Skip to content

    Pain Management Health Center

    Font Size
    A
    A
    A

    Depression and Pain Relief

    What Is Chronic Pain?

    About 100 million Americans suffer from chronic pain, defined as pain that lasts longer than six months. Chronic pain can be mild or excruciating, episodic or continuous, merely inconvenient or totally incapacitating.

    With chronic pain, signals of pain remain active in the nervous system for weeks, months, or even years. This can take both a physical and emotional toll on a person.

    Recommended Related to Pain Management

    Take the Quiz: How Much Do You Know About Chronic Pain?

    No doubt about it -- plenty of us are suffering from chronic pain. More than 50 million Americans have some form of this malady, according to the American Academy of Pain Medicine. But having lots of company doesn’t make it any easier to bear. Chronic pain wears people down, causes fatigue and insomnia, and results in missed work and social isolation. What can you do if chronic pain is interfering with your life? Start by learning what you know -- and maybe don’t know -- about it with this true or...

    Read the Take the Quiz: How Much Do You Know About Chronic Pain? article > >

    The most common sources of pain stem from headaches, joint pain, pain from injury, and backaches. Other kinds of chronic pain include tendinitis, sinus pain, carpal tunnel syndrome, and pain affecting specific parts of the body, such as the shoulders, pelvis, and neck. Generalized muscle or nerve pain can also develop into a chronic condition.

    Chronic pain may originate with an initial trauma/injury or infection, or there may be an ongoing cause of pain. However, some people suffer chronic pain in the absence of any past injury or evidence of body damage.

    The emotional toll of chronic pain also can make pain worse. Anxiety, stress, depression, anger and fatigue interact in complex ways with chronic pain and may decrease the body's production of natural painkillers; moreover, such negative feelings may increase the level of substances that amplify sensations of pain, causing a vicious cycle of pain for the person. Even the body's most basic defenses may be compromised: There is considerable evidence that unrelenting pain can suppress the immune system.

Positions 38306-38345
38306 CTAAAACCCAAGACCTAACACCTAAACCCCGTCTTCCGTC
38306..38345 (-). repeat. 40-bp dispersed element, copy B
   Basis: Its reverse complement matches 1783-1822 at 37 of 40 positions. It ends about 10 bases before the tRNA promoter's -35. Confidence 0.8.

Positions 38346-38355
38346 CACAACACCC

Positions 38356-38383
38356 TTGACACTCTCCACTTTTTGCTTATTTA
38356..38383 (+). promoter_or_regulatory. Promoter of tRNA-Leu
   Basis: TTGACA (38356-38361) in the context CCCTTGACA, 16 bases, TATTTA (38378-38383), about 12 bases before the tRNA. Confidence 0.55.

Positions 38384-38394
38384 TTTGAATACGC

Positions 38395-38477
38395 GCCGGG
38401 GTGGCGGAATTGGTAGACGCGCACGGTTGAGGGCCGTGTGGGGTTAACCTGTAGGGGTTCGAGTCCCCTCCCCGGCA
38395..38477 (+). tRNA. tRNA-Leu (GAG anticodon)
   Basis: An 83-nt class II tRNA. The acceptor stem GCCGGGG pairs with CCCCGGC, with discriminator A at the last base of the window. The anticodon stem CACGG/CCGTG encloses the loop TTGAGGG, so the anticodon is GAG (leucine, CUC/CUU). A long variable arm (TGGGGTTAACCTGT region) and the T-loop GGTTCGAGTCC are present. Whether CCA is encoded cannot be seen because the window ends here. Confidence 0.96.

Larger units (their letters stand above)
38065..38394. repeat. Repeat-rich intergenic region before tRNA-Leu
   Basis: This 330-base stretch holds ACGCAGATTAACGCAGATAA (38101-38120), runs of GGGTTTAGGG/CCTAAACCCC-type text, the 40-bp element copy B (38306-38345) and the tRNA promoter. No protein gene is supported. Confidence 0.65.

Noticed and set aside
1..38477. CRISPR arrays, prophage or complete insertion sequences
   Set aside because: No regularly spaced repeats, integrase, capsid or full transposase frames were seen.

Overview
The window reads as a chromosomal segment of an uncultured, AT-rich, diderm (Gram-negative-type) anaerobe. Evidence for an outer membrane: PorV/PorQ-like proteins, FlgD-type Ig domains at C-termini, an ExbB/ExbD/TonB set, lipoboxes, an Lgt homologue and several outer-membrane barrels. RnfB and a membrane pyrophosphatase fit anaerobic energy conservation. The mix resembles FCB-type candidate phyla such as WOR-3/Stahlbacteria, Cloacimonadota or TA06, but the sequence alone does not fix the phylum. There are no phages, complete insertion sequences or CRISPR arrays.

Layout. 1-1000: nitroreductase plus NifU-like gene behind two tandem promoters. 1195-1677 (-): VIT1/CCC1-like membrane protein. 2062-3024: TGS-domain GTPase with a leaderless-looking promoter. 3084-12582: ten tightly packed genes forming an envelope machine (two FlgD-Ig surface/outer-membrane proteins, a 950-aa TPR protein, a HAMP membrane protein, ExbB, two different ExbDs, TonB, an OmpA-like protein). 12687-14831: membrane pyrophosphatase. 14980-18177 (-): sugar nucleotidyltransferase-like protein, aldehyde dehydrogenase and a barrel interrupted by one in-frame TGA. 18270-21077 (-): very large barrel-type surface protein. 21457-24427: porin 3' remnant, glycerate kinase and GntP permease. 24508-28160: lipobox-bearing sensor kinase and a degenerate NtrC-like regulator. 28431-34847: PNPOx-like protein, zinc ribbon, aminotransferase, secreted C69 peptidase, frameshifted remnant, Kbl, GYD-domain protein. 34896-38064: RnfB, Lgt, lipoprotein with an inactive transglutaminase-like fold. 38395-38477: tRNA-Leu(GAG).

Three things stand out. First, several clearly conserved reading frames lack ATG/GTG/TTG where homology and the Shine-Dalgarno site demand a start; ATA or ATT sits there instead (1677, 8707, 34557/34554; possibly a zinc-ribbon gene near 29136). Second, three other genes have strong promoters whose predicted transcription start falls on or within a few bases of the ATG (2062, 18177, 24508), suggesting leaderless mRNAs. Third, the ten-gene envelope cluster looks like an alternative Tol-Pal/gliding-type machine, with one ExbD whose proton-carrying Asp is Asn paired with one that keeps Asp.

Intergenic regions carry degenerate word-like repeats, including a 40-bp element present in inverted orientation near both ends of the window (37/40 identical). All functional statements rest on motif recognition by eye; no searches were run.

Because of the mind-body links associated with chronic pain, effective treatment requires addressing psychological as well as physical aspects of the condition.

    WebMD Medical Reference

    Reviewed by Joseph Goldberg, MD on April 19, 2015

    Today on WebMD

    pain in brain and nerves
    Top causes and how to find relief.
    knee exercise
    8 exercises for less knee pain.
     
    acupuncture needles in woman's back
    How it helps arthritis, migraines, and dental pain.
    chronic pain
    Get personalized tips to reduce discomfort.
     
    illustration of nerves in hand
    Slideshow
    lumbar spine
    Slideshow
     
    Woman opening window
    Slideshow
    Man holding handful of pills
    Video
     
    Woman shopping for vegetables
    Slideshow
    Sore feet with high heel shoes
    Slideshow
     
    acupuncture needles in woman's back
    Slideshow
    man with a migraine
    Slideshow